It was early morning and this young man was getting the cafe down the street from my hotel ready for the workday. I encountered him on my pre-breakfast stroll down Main Street. He was arranging the sidewalk seating, placing chairs, washing tables, and listening to music. He was animated, working swiftly with broad physical movements. I asked him if I could take his picture, thinking in my mind’s eye that I would capture him in a close-up doing something slow, small, and focused like placing silverware or water glasses on a table. He agreed to the picture but immediately started opening the umbrellas. I had to widen the frame quickly and change my angle to capture the larger scene. It was worth it, though. The resulting photo was much more in step with his natural movement.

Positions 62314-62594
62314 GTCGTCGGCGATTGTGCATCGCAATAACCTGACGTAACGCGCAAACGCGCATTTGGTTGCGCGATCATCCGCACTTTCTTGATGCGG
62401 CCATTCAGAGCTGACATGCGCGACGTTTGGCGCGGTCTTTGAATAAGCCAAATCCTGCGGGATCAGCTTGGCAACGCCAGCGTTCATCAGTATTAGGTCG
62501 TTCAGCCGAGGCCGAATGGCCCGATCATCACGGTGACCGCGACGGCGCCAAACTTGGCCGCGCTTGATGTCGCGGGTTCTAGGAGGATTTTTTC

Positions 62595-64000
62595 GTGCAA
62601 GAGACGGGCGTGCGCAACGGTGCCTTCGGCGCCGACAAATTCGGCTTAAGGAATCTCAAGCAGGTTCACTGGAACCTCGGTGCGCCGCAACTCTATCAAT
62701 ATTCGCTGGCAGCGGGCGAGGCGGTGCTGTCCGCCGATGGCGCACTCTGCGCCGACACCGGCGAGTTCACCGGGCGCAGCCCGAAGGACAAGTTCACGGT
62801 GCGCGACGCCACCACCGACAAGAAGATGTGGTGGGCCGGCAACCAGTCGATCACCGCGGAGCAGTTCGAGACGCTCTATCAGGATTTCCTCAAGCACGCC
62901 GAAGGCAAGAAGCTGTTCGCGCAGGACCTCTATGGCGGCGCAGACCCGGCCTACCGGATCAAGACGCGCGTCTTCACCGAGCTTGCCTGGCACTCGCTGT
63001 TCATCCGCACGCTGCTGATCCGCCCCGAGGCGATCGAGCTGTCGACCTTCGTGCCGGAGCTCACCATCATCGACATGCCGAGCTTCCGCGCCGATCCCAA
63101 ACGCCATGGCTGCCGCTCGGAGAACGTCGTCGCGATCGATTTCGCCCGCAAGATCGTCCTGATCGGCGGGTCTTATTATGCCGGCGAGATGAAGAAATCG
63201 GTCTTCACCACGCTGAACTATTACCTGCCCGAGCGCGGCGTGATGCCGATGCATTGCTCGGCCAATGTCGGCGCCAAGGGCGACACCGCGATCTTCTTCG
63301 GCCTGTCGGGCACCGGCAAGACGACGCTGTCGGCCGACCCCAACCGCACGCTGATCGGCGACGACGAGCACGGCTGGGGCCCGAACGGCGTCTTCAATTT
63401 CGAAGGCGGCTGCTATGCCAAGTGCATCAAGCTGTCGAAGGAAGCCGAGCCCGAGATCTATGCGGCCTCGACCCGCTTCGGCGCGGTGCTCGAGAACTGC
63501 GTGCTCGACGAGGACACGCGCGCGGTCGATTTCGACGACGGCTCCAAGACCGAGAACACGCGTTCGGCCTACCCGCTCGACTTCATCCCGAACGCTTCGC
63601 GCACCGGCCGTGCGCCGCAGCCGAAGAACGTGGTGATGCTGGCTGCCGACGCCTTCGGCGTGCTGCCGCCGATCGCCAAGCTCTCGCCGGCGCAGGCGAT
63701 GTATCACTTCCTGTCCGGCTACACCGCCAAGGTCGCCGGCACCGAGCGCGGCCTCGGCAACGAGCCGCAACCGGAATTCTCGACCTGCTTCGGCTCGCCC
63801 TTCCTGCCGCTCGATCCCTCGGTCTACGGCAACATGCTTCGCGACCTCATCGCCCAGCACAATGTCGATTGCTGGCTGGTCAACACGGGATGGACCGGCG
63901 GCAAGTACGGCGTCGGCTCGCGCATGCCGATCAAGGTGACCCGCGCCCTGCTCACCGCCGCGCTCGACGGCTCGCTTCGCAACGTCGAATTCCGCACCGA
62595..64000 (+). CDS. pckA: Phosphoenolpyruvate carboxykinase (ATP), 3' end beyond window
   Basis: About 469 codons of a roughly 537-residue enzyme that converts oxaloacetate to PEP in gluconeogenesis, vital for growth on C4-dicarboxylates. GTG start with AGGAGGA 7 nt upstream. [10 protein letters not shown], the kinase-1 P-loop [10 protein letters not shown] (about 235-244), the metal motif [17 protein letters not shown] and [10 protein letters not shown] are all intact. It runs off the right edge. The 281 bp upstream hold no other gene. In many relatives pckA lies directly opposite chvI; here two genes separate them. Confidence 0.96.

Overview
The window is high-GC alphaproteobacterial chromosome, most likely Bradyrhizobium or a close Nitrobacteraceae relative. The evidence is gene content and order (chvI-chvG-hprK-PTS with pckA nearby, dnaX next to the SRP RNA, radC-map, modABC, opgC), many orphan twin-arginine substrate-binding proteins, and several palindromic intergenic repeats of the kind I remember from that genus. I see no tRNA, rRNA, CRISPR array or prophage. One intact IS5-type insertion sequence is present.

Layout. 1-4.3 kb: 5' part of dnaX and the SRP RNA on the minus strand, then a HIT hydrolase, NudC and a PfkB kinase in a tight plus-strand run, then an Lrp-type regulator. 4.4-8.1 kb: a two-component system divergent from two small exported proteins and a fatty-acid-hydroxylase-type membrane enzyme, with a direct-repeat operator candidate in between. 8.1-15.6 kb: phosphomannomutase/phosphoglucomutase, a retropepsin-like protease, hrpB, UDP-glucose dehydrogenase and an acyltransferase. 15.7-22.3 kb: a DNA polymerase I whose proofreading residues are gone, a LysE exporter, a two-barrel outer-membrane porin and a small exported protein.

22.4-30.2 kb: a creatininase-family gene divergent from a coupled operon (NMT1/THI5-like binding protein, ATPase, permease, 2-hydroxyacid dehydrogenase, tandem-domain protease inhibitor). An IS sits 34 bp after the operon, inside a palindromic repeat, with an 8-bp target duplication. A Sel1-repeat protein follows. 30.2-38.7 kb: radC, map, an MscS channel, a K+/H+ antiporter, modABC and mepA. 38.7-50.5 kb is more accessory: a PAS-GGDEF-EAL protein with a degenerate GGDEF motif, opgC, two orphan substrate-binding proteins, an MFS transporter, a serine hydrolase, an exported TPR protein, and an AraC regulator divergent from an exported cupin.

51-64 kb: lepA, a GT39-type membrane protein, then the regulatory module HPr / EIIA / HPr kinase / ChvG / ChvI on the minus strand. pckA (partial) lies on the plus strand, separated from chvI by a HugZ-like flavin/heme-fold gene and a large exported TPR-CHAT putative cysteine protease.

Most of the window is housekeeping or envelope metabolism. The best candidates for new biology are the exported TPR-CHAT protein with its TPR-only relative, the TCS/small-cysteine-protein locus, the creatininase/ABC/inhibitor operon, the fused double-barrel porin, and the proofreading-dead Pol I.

When I looked at the photo again later, it struck me as familiar. The night before I had gone for a walk to relax (it was still 95° at 9pm) and passed the very same sidewalk cafe. I remembered taking an earlier photo (right), of course, but the scene had given me such a different emotion that I had no idea it was from nearly the same location.
(Lewiston, August 2014)